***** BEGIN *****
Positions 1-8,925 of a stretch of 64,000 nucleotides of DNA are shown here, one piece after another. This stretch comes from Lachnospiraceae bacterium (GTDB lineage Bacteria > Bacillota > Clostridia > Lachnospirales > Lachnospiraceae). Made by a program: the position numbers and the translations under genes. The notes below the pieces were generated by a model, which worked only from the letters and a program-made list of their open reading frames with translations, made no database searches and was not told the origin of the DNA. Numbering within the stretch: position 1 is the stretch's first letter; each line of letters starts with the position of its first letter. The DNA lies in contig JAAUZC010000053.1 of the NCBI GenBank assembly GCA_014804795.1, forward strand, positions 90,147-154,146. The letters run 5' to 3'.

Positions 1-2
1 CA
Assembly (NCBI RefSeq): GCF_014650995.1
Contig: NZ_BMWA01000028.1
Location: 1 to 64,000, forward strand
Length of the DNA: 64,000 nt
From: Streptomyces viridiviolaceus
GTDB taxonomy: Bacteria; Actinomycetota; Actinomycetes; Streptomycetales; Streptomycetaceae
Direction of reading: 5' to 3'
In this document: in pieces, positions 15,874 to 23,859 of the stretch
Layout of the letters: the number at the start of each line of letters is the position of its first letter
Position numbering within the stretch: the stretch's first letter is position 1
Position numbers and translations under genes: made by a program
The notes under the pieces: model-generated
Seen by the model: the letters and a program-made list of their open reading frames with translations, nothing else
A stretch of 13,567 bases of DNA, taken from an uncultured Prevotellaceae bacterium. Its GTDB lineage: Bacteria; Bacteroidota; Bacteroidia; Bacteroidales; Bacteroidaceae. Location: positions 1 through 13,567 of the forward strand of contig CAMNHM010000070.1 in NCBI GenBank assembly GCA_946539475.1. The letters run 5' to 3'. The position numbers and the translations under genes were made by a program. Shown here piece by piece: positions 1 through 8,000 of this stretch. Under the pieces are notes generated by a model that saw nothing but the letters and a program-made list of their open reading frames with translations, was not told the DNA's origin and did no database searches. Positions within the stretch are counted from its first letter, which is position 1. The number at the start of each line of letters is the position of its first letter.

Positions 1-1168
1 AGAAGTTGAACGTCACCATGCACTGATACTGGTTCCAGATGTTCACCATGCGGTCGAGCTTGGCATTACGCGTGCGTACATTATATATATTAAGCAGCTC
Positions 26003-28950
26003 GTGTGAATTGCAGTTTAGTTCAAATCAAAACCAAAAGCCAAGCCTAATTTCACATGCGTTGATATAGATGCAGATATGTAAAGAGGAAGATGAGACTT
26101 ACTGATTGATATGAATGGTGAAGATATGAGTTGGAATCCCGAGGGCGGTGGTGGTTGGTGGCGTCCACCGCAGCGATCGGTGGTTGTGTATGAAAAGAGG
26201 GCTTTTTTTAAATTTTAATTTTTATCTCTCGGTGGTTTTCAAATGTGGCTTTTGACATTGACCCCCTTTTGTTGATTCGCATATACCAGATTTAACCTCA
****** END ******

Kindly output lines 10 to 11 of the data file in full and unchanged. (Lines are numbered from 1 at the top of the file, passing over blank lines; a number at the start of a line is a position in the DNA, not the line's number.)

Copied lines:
Direction of reading: 5' to 3'
In this document: in pieces, positions 15,874 to 23,859 of the stretch